Randolph, Peyton

Philadelphia, PA — Completed in 1770, this Georgian building was the meeting place of the First Continental Congress in 1774.
Williamsburg, VA — Originally built in 1715, it was purchased in 1721 by Randolph’s father — who build a second structure — and willed it to his son. Peyton Randolph built a middle structure to unify the whole.
Richmond, VA — Completed in 1741, it was the first church in Richmond; in 1775, it was the site of the famous speech by Patrick Henry ending with “Give me liberty or give me death.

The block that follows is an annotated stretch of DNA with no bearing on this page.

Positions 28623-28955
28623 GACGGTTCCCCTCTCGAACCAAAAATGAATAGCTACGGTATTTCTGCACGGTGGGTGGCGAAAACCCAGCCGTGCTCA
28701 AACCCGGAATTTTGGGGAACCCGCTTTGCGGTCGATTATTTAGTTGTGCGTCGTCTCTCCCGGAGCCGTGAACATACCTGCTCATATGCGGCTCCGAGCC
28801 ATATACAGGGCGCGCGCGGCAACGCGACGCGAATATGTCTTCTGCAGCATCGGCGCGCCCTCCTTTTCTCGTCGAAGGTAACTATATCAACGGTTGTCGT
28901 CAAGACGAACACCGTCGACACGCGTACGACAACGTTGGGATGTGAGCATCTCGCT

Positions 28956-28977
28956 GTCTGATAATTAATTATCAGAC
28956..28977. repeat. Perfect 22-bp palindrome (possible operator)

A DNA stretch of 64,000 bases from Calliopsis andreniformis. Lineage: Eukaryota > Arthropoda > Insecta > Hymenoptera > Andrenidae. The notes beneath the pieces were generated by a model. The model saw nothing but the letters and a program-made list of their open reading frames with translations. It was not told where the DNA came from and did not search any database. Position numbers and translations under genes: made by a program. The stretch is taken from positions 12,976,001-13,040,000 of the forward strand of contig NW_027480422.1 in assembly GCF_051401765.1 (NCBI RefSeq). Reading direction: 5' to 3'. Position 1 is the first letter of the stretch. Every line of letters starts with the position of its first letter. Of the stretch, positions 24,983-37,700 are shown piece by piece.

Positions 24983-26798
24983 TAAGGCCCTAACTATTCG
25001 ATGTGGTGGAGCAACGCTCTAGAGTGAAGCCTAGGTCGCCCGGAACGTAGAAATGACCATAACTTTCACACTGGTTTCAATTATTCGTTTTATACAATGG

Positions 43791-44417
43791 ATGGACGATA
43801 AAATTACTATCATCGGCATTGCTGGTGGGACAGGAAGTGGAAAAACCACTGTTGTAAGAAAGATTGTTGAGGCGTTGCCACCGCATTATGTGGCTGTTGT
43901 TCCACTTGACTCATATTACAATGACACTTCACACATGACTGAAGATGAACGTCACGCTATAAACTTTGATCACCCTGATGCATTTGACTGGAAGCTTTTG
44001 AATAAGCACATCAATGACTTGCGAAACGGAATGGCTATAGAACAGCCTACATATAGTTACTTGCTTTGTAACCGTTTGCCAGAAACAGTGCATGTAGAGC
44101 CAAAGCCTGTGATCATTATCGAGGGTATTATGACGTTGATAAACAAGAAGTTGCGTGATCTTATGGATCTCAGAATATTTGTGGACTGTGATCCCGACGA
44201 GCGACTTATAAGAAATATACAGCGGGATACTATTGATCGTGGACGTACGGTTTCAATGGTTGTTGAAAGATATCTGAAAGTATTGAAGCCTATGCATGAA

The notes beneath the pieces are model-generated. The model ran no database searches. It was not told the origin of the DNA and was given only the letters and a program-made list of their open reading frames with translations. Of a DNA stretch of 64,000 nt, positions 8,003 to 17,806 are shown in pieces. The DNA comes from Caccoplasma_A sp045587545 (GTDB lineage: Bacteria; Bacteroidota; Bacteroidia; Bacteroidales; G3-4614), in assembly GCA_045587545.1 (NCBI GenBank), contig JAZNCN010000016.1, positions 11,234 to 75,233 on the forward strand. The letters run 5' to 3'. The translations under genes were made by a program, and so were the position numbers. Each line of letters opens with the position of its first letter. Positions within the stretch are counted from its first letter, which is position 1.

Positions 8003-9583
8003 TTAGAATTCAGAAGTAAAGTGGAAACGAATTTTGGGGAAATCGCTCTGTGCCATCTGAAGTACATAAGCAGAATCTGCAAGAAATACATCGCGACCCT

America had a common language, unlike the European nations, none of which was linguistically homogeneous. in 1789 the majority of Frenchmen did not speak French but were divided by a variety of provincial patois. Englishmen from Yorkshire were incomprehensible to those from Cornwall and vice versa. By contrast, Americans could understand one another from Maine to Georgia. It was very obvious why this should be so, said John Witherspoon, president of Princeton. Since Americans were much more unsettled, and move frequently from place to place, they are not as liable to local peculiarities, either in accent or phraseology.

Gordon S. Wood
Empire of Liberty: A History of the Early Republic, 1789–1815 (2009)